With that she smiled, touched one hand to my cheek, and laid the other on the boy’s shoulder.  “Now up the beach!” she said.  “To the well and the wood!  There’s no time to lose!  The others are already far ahead of you!”

Indeed they were.  As if from a great distance I could hear their voices drifting to us from the forested bank:


Hush!  Hush!  See how the child is sleeping!

                      Hush!  Hush!  See how he smiles in dreams!


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The Firebird LII



Within the canopy, under a coverlet of purest white wool edged with red satin, upon a downy pillow embroidered with thread of gold, lay a child of unearthly beauty.  I saw his single eye, as it were a lucent cerulean orb, no bigger than a marble yet deeper than the sky, a little world within itself, cunningly and marvelously made.  Where the other eye should have been was no empty socket or sunken lid, but rather something I cannot quite express – something like a star, a point of light of such intensity that I could not look directly into it, a flower of pure luminescence blossoming and unfolding gently outward.  It was as if I saw again, compressed, miniaturized, and refined within the apple of that eye, the circle of the sun-gate at the edge of the western sea.  The skin of the child’s face was like ivory or marble divinely infused with the suppleness of living flesh, solid and real yet somehow bordering on the immaterial, pellucid and radiant and warm in every pore and cell.

This child lay gazing up at me, his lips parted in the hint of a laughing smile, his little arms stretched out upon the coverlet, his tiny hands open as if in a welcoming gesture.  His gown of white linen was unlaced at the throat, and where the garment stood open I saw the scar of deep wound just above the place of his heart.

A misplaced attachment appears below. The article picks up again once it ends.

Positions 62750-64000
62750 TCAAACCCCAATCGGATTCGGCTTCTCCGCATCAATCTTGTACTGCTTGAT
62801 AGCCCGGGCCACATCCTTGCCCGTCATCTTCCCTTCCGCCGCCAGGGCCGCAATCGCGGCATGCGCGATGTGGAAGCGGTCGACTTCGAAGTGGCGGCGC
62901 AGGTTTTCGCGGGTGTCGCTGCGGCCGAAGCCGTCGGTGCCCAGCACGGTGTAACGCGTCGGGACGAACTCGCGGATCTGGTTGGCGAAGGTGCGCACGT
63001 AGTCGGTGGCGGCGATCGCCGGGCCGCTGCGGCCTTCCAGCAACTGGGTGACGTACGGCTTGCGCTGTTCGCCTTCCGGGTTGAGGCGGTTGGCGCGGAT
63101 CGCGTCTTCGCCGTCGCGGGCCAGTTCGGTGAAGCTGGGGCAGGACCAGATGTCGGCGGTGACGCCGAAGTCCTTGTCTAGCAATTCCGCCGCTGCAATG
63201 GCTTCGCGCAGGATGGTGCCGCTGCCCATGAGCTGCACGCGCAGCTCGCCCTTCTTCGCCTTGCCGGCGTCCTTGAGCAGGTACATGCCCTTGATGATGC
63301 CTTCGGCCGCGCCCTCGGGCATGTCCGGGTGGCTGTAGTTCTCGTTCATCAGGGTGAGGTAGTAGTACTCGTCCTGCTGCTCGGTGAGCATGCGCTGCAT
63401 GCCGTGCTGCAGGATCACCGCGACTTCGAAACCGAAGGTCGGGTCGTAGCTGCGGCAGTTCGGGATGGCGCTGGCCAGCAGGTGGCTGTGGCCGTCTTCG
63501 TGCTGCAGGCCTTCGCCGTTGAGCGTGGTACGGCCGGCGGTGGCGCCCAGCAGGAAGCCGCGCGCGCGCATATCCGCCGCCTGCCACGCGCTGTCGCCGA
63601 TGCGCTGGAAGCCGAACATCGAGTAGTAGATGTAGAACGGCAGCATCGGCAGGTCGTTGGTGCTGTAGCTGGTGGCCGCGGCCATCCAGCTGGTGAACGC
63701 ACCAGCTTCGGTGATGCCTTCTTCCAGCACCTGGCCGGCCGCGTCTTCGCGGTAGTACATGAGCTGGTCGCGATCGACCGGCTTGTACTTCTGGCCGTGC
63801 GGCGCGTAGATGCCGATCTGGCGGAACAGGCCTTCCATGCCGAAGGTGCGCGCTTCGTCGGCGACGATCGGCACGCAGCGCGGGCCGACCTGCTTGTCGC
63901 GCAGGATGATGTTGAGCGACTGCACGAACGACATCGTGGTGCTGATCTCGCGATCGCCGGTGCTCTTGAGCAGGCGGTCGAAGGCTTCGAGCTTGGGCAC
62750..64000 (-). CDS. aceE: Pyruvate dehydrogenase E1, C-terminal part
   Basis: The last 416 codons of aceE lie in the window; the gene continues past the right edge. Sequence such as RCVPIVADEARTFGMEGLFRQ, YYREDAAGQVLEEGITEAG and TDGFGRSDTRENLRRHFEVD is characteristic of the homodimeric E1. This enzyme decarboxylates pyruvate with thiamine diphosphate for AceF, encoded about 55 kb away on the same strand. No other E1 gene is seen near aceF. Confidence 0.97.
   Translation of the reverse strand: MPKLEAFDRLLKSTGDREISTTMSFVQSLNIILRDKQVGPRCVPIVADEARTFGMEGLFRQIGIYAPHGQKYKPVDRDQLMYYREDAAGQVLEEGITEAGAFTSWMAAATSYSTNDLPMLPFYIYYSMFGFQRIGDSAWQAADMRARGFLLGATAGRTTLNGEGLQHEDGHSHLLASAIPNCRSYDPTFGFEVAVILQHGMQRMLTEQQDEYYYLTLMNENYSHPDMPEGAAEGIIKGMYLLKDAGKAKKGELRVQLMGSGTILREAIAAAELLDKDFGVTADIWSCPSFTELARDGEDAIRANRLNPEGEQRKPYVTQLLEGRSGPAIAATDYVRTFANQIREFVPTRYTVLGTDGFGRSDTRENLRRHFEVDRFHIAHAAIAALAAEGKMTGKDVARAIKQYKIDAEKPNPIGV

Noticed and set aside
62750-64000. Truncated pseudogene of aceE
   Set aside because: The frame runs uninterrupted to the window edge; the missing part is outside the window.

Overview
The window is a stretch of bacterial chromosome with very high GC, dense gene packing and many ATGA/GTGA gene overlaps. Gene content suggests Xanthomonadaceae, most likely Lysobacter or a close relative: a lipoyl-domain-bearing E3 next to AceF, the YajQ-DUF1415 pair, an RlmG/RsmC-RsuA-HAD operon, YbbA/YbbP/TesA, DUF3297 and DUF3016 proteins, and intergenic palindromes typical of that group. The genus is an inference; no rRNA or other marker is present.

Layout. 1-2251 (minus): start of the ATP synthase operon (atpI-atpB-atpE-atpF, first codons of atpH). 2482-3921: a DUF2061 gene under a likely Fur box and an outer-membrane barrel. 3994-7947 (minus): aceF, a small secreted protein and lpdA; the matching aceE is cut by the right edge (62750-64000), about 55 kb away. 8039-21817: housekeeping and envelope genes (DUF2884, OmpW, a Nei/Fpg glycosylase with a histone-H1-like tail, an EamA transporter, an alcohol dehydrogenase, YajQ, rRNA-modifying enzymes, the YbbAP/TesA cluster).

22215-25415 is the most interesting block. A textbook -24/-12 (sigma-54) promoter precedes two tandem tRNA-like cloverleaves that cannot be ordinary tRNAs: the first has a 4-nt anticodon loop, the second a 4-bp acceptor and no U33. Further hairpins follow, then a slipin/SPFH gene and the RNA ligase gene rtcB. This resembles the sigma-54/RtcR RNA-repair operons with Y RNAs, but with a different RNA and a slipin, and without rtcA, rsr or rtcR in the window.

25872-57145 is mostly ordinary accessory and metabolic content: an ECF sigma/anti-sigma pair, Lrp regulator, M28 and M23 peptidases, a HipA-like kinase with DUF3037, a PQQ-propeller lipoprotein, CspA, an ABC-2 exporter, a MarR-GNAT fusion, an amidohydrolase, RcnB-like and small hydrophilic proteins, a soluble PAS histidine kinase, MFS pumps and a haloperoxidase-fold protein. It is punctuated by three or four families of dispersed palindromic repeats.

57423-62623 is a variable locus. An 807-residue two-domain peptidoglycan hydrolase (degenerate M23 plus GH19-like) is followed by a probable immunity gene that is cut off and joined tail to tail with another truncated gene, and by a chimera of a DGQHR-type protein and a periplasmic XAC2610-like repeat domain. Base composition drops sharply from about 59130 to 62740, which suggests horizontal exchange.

Seeing that scar, I turned to the three ladies, my eyes filling with tears.  The dark one knew my thoughts.

“He is much changed since you last saw him,” she said in reply.  “And yet he is the same.  His promise, too, remains and has been kept, and your calling fulfilled.  For look!  Here are the two of you, met together against all hope in this place beyond the setting and the rising of the sun!  You have seen him with your own eyes!  Christmas morning has come in at last!”

At this I smiled, yet still I pointed persistently at the scar.  The lady nodded.

“Yes.  He has been wounded to the heart.  He has also suffered the loss of his eye.  Such is the price he paid for a drink from the well at the edge of the wood.  But mark this!  His loss has not become the cause of darkness, but rather a perpetual spring of near insufferable light.  And if you will accept it, this light is the same light that you and so many others have sought after and followed your whole lives long, whether knowingly or unknowingly.  It is the light by which you have made your way to this place.  That eye – or lack of an eye – is the star before the dawn.  It is the sun-gate at the edge of the sea through which you passed so recently and yet so many ages ago.”